“What most people think is justice is revenge. And that is just another manifestation of injustice”.
“We have been shaped by a narrative that leaves us completely in the dark with regard to how horribly we treat one another and how unjustly that leaves us living with one another”.
“Martens did a masterful job of defining the Hebrew word for justice, mishpat. In western society we have come to understand justice as something we receive (I am a victim, I demand justice) or we dispense (he was convicted and justice was served). But mishpat could best be defined as “honorable relations.” Justice is something that we do in relationship with others. It is active not passive. The goal is shalom — not merely the absence of conflict, but the presence of harmony in relationships. What might a country look like if it practiced this kind of justice?”
~ Tim Nuefeld
Yes, as noted by Kent Burgess, the predominant narrative that shapes society as a whole is one based on revenge, or retributive justice, which is perhaps summed up in the Old Testament saying “an eye for an eye”. Indeed, instead of justice, revenge is just another manifestation of injustice. This vengeance-based narrative is probably rooted in the dualistic mindset, as symbolised by the tree of knowledge of good and evil, and has resulted in and perpetuated violence and injustice in the world. It reminds me of the scene in which the disciples asked Jesus if they should call down fire from heaven to destroy their “enemies” just as Elijah did, and Jesus replied saying they knew not what manner of spirit they were of, for the Son of Man did not come to destroy people’s lives but to save them. So, it is wonderful that Jesus came to challenge the old view of justice and introduce and demonstrate the new view of justice, which is restorative justice that brings about shalom and harmony in relationships among humanity.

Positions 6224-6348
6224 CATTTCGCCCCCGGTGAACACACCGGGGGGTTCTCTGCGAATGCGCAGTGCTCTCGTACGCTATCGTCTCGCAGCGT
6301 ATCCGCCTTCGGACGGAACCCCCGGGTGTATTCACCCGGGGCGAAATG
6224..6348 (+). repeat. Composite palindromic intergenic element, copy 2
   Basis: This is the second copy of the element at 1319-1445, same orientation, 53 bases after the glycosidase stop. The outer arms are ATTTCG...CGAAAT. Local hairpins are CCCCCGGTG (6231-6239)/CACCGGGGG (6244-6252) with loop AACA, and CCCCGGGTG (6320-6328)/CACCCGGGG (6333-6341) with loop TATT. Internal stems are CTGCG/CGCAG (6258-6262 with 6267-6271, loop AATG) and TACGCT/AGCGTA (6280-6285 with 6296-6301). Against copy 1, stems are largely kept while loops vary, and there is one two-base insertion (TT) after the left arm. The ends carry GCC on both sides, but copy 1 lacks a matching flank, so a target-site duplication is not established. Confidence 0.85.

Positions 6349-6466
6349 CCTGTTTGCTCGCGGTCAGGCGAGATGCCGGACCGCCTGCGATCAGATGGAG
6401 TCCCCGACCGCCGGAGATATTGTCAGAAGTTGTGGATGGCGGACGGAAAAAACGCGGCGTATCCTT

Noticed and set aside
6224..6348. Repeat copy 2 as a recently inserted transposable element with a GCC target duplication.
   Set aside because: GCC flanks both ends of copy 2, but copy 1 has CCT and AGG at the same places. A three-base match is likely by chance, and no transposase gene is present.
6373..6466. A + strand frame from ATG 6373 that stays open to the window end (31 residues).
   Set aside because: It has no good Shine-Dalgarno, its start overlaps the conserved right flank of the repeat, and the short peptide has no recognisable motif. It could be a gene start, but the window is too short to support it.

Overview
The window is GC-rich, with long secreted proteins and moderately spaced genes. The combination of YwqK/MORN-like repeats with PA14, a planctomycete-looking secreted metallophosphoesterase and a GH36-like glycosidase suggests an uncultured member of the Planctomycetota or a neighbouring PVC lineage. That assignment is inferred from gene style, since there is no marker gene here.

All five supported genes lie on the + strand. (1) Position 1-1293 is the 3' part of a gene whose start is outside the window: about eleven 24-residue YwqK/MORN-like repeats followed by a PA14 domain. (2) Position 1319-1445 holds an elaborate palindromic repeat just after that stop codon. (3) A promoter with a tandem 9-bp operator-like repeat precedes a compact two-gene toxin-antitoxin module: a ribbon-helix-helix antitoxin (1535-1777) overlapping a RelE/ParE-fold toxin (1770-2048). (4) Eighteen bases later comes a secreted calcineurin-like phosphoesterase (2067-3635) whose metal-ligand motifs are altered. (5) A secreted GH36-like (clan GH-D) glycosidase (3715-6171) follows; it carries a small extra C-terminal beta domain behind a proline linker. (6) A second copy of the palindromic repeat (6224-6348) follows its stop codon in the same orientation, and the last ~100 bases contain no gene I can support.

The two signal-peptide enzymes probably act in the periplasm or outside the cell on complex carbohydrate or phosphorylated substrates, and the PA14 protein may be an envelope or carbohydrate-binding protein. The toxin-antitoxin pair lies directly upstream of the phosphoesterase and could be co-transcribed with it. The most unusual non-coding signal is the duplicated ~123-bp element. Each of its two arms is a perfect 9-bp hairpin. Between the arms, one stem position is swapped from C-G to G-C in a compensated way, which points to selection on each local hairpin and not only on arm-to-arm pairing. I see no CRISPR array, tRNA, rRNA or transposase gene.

“Man rejects, ridicules, and retaliates but God embraces, accepts, and forgives.”
Duane Alan Hahn